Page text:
JpGU-AGU Joint Meeting 2017

Presentation information

[EE] Poster

A (Atmospheric and Hydrospheric Sciences) » A-AS Atmospheric Sciences, Meteorology & Atmospheric Environment

[A-AS09] [EE] Stratosphere - Troposphere Interaction

Wed. May 24, 2017 5:15 PM - 6:30 PM Poster Hall (International Exhibition Hall HALL7)

[AAS09-P20] Development of a cloud particle sensor for radiosonde sounding

*Masatomo Fujiwara1, Takuji Sugidachi2, Kensaku Shimizu2, Mayumi Hayashi3, Kazuo Sagara3, Yoichi Inai4, Takashi Shibata5, Suginori Iwasaki6, Atsushi Shimizu7, Yasuhisa Noma3, Hideaki Kawagita3, Taro Nakagawa8, Satoshi Okumura8 (1.Faculty of Environmental Earth Science, Hokkaido University, 2.Meisei Electric Co. Ltd , 3.Shinyei Technology Co., Ltd, 4.Tohoku University, 5.Nagoya University, 6.National Defense Academy, 7.National Institute for Environmental Studies, 8.Shinyei Kaisha)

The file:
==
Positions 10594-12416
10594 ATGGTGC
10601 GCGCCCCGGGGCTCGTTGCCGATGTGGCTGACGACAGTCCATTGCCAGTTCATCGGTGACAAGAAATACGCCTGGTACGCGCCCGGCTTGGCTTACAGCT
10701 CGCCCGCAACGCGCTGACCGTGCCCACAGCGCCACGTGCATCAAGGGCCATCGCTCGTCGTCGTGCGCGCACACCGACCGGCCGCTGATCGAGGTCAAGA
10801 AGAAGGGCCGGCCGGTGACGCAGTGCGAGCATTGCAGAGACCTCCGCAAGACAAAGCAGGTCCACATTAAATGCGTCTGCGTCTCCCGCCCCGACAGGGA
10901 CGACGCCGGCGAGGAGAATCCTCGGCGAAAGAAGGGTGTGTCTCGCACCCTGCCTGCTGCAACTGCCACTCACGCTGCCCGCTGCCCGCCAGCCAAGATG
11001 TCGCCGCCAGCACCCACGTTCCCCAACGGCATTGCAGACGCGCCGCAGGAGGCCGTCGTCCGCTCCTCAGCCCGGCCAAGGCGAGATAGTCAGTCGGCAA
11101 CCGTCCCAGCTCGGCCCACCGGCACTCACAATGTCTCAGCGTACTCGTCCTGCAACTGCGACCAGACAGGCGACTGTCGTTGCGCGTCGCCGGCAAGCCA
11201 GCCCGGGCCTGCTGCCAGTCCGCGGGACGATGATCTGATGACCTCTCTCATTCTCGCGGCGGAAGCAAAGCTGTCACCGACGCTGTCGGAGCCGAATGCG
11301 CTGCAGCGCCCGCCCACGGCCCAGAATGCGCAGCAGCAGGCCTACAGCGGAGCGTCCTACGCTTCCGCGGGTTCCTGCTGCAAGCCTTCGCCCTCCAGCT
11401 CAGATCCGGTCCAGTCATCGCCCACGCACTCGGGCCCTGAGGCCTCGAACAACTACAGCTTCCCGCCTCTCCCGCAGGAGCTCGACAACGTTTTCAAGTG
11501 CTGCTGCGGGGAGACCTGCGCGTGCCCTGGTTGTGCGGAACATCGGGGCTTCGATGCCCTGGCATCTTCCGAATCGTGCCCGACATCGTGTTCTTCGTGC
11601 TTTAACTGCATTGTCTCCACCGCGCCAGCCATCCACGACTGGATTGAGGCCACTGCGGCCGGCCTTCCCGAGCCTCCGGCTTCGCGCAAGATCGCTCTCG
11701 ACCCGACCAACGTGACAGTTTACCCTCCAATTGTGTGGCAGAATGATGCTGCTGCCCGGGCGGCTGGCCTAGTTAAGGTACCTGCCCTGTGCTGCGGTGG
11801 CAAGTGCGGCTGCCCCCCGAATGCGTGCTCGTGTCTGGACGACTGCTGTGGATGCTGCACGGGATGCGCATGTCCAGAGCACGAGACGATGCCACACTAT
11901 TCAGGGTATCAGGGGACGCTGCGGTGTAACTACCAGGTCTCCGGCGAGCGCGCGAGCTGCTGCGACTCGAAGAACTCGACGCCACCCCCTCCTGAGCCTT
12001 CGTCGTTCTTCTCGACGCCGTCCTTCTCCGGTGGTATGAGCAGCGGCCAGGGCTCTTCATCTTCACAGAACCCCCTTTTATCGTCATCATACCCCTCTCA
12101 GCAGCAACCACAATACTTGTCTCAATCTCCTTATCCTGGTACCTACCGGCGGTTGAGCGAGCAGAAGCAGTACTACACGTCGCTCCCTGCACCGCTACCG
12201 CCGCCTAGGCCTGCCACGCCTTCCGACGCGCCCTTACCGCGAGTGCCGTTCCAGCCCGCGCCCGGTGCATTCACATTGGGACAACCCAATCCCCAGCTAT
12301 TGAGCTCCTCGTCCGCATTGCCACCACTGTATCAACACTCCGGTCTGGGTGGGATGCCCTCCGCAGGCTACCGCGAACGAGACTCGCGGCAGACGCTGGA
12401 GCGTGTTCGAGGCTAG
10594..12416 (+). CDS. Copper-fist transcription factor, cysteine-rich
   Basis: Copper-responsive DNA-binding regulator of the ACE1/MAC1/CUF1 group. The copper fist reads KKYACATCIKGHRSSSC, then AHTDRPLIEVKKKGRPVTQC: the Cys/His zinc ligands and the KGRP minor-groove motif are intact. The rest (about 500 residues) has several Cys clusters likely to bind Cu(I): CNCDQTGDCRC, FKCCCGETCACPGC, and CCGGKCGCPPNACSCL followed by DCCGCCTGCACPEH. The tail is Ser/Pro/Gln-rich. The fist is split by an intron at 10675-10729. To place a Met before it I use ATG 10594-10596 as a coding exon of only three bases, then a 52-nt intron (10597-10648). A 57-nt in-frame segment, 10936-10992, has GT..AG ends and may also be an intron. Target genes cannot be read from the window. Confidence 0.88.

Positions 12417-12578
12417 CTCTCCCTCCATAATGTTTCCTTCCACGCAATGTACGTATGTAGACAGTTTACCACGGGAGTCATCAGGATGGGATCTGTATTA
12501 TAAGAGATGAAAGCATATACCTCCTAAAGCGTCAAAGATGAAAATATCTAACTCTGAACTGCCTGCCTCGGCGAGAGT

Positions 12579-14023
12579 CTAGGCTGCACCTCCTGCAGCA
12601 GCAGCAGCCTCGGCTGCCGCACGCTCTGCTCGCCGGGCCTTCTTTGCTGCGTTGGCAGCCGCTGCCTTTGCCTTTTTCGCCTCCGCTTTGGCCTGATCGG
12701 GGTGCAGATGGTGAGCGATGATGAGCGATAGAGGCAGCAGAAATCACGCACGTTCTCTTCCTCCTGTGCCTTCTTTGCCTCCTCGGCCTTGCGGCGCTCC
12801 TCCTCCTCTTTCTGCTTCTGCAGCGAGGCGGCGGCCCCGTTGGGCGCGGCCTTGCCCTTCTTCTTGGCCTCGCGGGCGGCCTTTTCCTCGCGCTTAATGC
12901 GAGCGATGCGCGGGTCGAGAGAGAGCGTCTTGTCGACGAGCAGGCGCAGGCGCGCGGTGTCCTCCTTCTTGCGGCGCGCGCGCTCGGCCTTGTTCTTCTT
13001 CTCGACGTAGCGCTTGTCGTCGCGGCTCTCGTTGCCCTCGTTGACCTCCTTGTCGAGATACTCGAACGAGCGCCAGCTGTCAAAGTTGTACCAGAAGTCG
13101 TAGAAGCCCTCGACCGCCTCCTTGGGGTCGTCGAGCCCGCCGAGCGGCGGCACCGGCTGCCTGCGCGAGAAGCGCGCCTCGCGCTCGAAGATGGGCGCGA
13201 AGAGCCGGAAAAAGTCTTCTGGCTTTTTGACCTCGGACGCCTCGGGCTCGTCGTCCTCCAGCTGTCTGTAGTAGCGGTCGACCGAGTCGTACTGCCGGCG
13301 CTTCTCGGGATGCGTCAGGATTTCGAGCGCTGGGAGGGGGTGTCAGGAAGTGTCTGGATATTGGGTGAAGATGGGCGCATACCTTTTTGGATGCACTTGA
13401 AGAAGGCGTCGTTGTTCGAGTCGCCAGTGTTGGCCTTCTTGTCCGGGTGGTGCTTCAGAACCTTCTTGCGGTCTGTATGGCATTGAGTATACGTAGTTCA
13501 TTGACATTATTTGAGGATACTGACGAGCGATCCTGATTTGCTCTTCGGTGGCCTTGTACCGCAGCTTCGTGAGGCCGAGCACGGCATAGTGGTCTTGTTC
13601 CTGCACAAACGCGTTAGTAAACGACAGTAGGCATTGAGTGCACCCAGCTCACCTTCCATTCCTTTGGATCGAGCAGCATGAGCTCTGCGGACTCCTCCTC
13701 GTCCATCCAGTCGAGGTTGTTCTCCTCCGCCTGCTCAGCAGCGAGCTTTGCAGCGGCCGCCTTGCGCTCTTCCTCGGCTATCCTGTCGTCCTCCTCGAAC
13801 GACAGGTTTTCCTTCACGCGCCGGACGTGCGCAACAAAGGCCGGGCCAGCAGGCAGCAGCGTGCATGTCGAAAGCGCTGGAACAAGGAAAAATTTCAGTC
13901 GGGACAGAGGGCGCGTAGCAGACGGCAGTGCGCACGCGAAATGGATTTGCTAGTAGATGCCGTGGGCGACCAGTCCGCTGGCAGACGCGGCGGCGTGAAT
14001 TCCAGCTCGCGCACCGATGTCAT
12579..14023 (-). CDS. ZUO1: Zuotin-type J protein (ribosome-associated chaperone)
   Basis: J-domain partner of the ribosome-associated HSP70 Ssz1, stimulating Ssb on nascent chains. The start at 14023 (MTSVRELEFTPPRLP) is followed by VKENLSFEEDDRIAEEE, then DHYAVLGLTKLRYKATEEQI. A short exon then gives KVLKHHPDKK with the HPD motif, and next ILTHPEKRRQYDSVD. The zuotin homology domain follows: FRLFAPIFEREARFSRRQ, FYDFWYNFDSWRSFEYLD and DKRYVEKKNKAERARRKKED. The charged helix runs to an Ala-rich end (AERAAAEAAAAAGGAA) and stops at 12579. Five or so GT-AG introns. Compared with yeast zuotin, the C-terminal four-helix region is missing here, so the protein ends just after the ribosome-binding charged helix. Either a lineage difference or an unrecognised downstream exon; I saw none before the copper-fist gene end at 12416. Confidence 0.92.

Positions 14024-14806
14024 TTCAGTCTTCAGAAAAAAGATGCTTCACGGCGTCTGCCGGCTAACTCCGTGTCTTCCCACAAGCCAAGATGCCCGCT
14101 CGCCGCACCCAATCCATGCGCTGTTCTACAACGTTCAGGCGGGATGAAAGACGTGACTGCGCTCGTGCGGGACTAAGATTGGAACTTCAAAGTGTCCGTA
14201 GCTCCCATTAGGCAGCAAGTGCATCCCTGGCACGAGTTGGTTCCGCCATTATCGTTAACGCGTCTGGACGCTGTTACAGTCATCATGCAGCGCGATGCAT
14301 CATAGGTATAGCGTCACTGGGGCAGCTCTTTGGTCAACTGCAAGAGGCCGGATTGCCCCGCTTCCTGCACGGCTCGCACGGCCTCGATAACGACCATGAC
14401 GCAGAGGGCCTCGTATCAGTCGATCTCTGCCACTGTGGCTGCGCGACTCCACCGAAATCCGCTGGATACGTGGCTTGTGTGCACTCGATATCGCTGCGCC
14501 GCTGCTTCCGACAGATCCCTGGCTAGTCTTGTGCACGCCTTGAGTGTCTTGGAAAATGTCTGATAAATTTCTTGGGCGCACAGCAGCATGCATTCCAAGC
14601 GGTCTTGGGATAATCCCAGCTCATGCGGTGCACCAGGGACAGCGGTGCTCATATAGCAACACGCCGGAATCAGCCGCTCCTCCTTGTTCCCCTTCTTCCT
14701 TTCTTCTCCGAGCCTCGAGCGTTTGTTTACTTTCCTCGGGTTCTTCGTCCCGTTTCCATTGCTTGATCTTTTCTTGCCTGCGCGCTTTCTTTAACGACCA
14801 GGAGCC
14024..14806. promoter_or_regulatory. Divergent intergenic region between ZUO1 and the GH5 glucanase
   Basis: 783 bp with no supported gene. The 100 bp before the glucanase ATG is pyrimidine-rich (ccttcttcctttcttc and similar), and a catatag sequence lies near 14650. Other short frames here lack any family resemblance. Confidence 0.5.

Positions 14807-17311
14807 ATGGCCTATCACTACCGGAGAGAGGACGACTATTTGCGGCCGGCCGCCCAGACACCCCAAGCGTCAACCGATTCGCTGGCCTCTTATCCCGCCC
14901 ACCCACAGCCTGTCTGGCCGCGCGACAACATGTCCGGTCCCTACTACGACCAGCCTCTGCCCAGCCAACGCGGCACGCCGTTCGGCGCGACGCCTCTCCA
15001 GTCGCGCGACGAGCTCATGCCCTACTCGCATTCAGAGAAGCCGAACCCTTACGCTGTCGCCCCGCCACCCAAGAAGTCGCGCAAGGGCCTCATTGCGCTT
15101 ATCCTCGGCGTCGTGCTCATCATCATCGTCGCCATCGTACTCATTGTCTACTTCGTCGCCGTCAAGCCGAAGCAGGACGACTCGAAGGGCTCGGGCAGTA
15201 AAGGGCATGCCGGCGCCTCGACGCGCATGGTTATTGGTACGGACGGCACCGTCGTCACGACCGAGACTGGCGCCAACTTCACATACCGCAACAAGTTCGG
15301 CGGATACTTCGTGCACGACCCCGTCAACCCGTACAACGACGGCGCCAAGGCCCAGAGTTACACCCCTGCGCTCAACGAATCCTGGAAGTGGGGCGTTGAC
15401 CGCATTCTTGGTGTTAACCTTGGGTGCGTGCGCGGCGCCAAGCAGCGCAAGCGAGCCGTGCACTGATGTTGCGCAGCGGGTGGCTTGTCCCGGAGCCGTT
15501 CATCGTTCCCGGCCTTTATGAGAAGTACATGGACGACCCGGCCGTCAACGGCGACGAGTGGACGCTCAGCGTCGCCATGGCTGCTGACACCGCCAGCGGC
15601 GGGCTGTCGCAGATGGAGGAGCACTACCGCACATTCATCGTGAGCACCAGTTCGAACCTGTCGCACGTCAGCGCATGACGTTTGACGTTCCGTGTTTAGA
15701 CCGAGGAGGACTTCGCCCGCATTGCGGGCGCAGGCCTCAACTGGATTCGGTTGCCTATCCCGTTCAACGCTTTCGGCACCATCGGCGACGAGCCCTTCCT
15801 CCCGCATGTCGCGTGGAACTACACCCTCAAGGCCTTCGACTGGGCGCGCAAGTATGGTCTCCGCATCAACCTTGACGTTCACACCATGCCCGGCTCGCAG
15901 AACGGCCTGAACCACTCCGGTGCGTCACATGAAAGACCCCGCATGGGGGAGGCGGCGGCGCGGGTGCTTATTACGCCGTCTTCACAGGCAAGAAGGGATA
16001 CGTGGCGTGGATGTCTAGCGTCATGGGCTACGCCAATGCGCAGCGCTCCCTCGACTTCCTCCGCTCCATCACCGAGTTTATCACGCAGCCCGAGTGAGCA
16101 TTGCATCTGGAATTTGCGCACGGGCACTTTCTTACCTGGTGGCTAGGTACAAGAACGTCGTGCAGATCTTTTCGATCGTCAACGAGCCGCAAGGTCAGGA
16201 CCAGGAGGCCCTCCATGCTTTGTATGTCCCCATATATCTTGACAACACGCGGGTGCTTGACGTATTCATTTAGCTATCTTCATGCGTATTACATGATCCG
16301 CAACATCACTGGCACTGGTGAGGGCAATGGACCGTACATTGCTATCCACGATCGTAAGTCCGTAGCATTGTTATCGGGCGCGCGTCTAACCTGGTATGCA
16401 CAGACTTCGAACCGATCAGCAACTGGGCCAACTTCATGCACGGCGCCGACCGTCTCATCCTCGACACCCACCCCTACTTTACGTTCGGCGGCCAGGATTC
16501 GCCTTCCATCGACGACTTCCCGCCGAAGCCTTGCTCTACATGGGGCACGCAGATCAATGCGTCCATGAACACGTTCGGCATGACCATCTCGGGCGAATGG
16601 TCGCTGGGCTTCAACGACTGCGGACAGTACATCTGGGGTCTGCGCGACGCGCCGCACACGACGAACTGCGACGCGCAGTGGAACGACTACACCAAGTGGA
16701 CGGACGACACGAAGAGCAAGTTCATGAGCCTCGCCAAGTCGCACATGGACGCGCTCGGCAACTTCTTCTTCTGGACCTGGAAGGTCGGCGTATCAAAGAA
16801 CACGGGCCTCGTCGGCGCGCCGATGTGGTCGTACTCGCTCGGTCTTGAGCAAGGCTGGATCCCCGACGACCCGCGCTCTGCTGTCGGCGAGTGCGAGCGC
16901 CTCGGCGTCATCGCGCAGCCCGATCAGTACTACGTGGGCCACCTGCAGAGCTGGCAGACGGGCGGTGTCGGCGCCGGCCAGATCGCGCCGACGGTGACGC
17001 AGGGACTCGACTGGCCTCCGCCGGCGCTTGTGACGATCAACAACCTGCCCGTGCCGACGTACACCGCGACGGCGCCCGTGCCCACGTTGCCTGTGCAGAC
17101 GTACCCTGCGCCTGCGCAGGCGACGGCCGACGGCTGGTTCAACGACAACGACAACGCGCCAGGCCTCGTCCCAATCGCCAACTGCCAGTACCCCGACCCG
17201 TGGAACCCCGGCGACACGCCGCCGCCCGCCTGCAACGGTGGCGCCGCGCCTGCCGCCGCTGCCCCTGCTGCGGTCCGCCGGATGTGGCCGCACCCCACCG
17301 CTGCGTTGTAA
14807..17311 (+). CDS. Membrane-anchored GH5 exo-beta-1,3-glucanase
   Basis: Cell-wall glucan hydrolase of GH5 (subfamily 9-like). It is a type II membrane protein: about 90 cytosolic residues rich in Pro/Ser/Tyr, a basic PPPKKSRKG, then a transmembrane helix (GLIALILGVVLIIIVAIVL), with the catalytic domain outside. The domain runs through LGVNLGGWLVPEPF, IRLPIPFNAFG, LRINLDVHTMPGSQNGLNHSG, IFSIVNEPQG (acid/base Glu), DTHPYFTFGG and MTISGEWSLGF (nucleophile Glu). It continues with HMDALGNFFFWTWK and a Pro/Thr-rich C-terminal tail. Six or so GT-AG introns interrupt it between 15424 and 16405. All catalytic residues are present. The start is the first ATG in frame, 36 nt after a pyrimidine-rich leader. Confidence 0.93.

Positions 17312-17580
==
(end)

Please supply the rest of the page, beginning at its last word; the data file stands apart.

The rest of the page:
Keywords:cloud, radiosonde

A meteorological balloon-borne cloud sensor called the cloud particle sensor (CPS) has been developed. The CPS is equipped with a diode laser at ~790 nm and two photodetectors, with a polarization plate in front of one of the detectors, to count the number of particles per second and to obtain the cloud-phase information (i.e. liquid, ice, or mixed). The lower detection limit for particle size was evaluated in laboratory experiments as ~2 micro m diameter for water droplets. For the current model the output voltage often saturates for water droplets with diameter equal to or greater than ~80 micro m. The upper limit of the directly measured particle number concentration is ~2 cm^−3 (2 × 10^3 L^−1), which is determined by the volume of the detection area of the instrument. In a cloud layer with a number concentration higher than this value, particle signal overlap and multiple scattering of light occur within the detection area, resulting in a counting loss, though a partial correction may be possible using the particle signal width data. The CPS is currently interfaced with either a Meisei RS-06G radiosonde or a Meisei RS-11G radiosonde that measures vertical profiles of temperature, relative humidity, height, pressure, and horizontal winds. In the presentation, results from four flights, two in Japan and two in Indonesia, are discussed in detail.